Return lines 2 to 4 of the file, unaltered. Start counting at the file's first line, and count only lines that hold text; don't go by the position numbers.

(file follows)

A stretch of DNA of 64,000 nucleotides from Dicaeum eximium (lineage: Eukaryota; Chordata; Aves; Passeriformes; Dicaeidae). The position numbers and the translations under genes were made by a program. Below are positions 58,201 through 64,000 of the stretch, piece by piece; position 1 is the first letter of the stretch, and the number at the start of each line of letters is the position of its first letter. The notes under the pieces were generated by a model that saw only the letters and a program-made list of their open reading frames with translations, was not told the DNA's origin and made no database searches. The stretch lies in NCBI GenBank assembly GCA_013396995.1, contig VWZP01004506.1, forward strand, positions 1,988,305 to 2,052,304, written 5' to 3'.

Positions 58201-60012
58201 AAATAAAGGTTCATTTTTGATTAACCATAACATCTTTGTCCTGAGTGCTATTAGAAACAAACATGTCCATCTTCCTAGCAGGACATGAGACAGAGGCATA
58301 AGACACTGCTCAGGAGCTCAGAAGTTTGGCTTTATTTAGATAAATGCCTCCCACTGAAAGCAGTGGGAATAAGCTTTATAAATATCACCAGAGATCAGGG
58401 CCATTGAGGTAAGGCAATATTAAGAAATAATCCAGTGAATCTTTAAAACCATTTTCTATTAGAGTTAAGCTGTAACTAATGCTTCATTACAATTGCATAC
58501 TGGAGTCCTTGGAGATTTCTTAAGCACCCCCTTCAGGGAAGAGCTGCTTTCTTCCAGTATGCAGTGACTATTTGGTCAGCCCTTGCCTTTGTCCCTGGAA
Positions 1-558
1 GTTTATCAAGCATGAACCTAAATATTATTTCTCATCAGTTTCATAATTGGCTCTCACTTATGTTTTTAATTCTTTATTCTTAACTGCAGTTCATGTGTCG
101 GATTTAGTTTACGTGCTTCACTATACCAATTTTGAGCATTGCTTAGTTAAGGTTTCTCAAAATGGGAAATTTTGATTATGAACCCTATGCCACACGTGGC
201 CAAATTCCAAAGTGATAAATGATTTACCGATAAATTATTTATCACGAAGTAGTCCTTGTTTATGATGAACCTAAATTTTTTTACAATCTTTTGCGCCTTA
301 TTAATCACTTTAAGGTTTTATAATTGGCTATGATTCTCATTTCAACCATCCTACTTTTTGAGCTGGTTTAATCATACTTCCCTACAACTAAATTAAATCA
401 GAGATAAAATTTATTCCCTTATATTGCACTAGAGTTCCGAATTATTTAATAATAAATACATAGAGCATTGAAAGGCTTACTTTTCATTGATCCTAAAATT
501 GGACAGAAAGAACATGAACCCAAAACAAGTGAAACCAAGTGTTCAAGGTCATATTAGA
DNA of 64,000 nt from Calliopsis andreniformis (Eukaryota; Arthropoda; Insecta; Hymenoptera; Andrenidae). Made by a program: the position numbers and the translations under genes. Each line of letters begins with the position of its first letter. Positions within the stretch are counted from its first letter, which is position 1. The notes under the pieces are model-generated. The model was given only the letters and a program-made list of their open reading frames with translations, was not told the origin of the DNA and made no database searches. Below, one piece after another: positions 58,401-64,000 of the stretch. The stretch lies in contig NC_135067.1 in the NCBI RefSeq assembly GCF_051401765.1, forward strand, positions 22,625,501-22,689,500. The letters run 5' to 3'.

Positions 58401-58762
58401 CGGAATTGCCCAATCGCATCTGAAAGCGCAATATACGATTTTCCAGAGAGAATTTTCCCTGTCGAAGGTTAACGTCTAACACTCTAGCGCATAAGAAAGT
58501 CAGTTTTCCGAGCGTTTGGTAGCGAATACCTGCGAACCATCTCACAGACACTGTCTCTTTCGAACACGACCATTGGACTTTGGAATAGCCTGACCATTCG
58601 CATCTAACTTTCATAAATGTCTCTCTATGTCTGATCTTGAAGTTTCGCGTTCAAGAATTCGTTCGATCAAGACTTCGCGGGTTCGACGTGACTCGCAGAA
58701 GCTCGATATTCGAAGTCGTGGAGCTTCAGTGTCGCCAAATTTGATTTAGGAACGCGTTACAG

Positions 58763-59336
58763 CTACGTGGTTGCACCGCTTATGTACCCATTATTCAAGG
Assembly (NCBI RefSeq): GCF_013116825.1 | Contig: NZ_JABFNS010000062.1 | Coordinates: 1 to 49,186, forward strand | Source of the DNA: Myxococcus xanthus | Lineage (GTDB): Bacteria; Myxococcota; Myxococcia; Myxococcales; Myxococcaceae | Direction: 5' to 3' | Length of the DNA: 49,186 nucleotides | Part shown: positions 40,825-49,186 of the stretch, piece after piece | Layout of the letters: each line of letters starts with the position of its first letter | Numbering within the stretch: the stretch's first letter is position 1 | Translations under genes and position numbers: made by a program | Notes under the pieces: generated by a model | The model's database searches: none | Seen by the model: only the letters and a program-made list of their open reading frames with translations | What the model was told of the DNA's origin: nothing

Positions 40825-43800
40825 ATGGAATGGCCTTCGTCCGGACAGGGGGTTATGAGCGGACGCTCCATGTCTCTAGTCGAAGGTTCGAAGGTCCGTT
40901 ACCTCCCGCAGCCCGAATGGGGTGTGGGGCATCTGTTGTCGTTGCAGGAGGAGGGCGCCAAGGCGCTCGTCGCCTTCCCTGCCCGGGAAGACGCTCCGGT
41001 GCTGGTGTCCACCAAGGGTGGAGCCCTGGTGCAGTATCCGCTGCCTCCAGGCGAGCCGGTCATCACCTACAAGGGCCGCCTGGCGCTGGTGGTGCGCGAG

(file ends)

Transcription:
Positions 58201-60012
58201 AAATAAAGGTTCATTTTTGATTAACCATAACATCTTTGTCCTGAGTGCTATTAGAAACAAACATGTCCATCTTCCTAGCAGGACATGAGACAGAGGCATA
58301 AGACACTGCTCAGGAGCTCAGAAGTTTGGCTTTATTTAGATAAATGCCTCCCACTGAAAGCAGTGGGAATAAGCTTTATAAATATCACCAGAGATCAGGG